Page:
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Ottessa Moshfegh’s EILEEN is a literary thriller masquerading as a character study. The eponymous Eileen --- elderly, jaded, been-there-done-that Eileen --- recounts the week that changed her life 50 years prior.

On December 18, 1964, Eileen is a college dropout in a small, isolated Massachusetts town. Her mother is dead, her father is an abusive alcoholic who hates her, and her sister may as well not even exist. She is a secretary at a local juvenile prison, where her co-workers are mostly horrid older men. She never has had a boyfriend or had sex, and is repulsed by the very thought of her body as sexual. And yet she fantasizes constantly about dating one of the prison guards.

"What makes EILEEN so how easily it could have been a short story or a novella, and yet it works perfectly as a novel."

Eileen is, according to her future self, a completely average young woman, if prudish. She is anxious and alone, and overflowing with unexpressed hatred of her parents, her sister, her job and herself. And then, a week later, she isn’t. It’s fairly standard stuff for literary fiction --- the exploration of what it means to break, to cross over from childhood to adulthood. It’s the kind of plot that mediocre “MFA fiction” stories thrive on.

But Moshfegh takes this subtle, internalized, done-to-death journey and imbues it with a pulsing dark energy. It begins quietly, a glimmer of something not quite right. Eileen’s disdain for her younger self, the way she completely dissociates from her 23-year-old self. Her younger self’s fixation on the icicles hanging from her front door. The refrain of Rebecca: Until Rebecca came, things were normal. Until Rebecca came, I was not myself.  When Rebecca came, the story exploded.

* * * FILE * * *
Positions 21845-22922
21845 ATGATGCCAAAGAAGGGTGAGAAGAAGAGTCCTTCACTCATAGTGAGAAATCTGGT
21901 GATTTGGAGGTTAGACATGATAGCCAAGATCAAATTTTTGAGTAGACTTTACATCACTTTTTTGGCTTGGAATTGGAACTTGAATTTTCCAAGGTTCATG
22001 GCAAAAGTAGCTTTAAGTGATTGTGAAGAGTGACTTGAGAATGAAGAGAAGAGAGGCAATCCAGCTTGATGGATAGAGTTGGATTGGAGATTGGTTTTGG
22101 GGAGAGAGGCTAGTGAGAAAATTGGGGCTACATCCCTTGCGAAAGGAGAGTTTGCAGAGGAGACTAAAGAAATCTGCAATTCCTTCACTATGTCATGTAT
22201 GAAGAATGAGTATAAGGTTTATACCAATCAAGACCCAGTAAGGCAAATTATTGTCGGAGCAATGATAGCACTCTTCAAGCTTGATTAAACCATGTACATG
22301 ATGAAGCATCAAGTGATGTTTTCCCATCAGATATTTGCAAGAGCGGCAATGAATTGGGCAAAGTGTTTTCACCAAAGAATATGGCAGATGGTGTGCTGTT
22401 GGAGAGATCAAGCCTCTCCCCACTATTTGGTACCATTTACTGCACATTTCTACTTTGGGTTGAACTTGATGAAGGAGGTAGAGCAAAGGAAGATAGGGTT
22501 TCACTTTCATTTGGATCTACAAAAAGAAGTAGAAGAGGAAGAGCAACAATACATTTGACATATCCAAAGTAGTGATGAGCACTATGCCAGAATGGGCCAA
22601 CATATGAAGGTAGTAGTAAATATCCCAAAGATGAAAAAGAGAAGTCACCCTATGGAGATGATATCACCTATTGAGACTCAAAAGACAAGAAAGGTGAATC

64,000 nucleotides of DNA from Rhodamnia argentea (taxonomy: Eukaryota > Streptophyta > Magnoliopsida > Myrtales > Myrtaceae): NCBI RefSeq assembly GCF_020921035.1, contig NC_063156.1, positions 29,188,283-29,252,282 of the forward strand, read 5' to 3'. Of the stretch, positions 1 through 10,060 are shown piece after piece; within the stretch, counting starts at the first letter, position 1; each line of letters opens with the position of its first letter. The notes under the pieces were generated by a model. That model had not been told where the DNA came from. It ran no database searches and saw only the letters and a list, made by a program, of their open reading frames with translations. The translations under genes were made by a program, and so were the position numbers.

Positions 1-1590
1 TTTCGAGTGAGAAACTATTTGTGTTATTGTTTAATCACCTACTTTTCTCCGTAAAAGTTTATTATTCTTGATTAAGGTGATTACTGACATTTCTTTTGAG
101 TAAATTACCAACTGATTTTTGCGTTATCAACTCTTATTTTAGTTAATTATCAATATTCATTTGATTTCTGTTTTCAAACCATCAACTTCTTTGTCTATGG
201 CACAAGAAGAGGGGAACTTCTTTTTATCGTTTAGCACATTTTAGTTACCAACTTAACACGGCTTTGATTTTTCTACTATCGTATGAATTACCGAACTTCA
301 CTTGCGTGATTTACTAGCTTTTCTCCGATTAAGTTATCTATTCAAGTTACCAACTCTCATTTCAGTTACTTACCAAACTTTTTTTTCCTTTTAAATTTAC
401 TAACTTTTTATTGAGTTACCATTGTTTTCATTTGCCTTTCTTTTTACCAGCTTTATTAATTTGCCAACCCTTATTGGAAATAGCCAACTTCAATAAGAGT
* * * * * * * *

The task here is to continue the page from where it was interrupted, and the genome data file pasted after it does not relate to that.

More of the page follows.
After being awarded the 2013 Plimpton Prize for her work in The Paris Review and the release of her excellent novella, McGLUE, late last year, it was logical for Moshfegh’s next project to be a novel. What makes EILEEN so unique, however, is how easily it could have been a short story or a novella, and yet it works perfectly as a novel. The main action occurs in the final few chapters, a thrilling yet deeply saddening confrontation that illustrates the difference between Eileen the narrator and Eileen the prison secretary.

This scene is fantastic and could have held its own in a top-shelf publication. However, the majority of the book is spent in the elderly Eileen’s solipsistic musings. She takes us through every aspect of her life. No event of her final week in X-Ville is left unexplored. It is the type of measured (and beautifully written) narration one would expect from a much shorter piece.

However, it is in Eileen’s most self-absorbed moments that we accrue the emotional momentum that makes the climax so fulfilling. There is no question that Rebecca, the Harvard-educated therapist who joins the prison staff to facilitate educational programs for the children, will play a part in the conclusion. Her absence is palpable in any scene in which she does not play a part; Moshfegh’s devotion to narration, to stretching her story out to its logical limits, elevates her beyond a simple character or object of desire. She is a force of nature --- an earthquake in which Eileen wants to fall.

Yes, this is a heady novel, but the moment of release, when Eileen and Rebecca see each other for who they really are, is the type of thrill one would expect from a thriller.

Reviewed by Matthew Mastricova on September 25, 2015

by Ottessa Moshfegh